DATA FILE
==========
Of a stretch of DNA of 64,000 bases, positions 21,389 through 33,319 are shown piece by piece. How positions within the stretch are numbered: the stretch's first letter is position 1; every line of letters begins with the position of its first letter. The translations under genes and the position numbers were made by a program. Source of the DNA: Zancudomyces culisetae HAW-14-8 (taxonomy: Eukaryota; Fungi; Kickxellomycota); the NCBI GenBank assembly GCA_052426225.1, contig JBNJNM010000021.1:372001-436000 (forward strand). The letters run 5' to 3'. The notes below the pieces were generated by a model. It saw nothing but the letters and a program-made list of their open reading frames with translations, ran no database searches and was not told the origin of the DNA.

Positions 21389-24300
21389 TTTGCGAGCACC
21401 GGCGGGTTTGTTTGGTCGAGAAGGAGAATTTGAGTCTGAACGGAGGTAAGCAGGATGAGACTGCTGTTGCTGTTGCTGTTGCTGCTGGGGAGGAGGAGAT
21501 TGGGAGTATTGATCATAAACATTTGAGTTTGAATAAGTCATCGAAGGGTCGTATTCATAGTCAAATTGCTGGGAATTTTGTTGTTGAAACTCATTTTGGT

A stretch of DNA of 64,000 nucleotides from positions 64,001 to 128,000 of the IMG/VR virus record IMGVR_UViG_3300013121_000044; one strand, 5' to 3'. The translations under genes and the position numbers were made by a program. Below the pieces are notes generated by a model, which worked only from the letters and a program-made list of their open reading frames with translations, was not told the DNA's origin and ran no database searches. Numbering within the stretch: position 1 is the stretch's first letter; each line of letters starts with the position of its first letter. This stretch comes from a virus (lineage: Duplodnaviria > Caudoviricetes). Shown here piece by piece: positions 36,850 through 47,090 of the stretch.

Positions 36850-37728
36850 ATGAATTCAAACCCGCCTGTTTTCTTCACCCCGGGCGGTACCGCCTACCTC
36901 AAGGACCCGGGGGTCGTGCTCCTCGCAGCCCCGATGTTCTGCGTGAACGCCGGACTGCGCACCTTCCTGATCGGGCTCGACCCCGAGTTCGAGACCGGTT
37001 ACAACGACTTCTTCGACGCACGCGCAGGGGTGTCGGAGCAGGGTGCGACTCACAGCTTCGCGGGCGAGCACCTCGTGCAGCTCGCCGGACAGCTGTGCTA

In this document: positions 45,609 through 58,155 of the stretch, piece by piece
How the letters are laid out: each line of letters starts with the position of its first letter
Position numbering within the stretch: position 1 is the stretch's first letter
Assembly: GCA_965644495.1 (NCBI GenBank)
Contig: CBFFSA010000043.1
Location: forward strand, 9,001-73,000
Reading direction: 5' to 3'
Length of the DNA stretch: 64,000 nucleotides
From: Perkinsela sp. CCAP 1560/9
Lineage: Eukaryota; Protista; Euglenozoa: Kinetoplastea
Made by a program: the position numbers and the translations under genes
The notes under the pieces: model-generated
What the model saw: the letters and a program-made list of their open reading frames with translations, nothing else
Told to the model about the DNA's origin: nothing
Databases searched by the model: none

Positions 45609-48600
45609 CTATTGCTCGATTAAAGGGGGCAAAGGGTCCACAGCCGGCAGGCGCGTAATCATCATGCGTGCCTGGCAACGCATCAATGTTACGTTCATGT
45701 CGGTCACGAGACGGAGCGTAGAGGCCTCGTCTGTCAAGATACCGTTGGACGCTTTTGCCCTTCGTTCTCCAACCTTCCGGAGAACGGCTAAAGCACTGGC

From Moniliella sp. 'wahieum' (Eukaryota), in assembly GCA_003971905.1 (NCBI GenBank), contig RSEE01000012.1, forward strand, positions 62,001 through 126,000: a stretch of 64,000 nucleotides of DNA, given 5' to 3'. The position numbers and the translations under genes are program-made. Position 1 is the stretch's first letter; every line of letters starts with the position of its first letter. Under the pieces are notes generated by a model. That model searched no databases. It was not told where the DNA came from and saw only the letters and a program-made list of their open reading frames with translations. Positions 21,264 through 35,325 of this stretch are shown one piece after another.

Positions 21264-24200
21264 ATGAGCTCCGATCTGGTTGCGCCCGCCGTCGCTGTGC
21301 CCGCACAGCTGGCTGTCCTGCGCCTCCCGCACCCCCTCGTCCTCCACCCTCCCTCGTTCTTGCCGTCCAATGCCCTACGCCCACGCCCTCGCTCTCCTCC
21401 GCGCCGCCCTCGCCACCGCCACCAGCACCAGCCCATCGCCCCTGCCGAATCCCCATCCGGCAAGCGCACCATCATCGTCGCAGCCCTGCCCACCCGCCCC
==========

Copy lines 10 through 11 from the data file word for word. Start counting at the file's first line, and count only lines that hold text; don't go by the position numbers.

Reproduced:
37001 ACAACGACTTCTTCGACGCACGCGCAGGGGTGTCGGAGCAGGGTGCGACTCACAGCTTCGCGGGCGAGCACCTCGTGCAGCTCGCCGGACAGCTGTGCTA

In this document: positions 45,609 through 58,155 of the stretch, piece by piece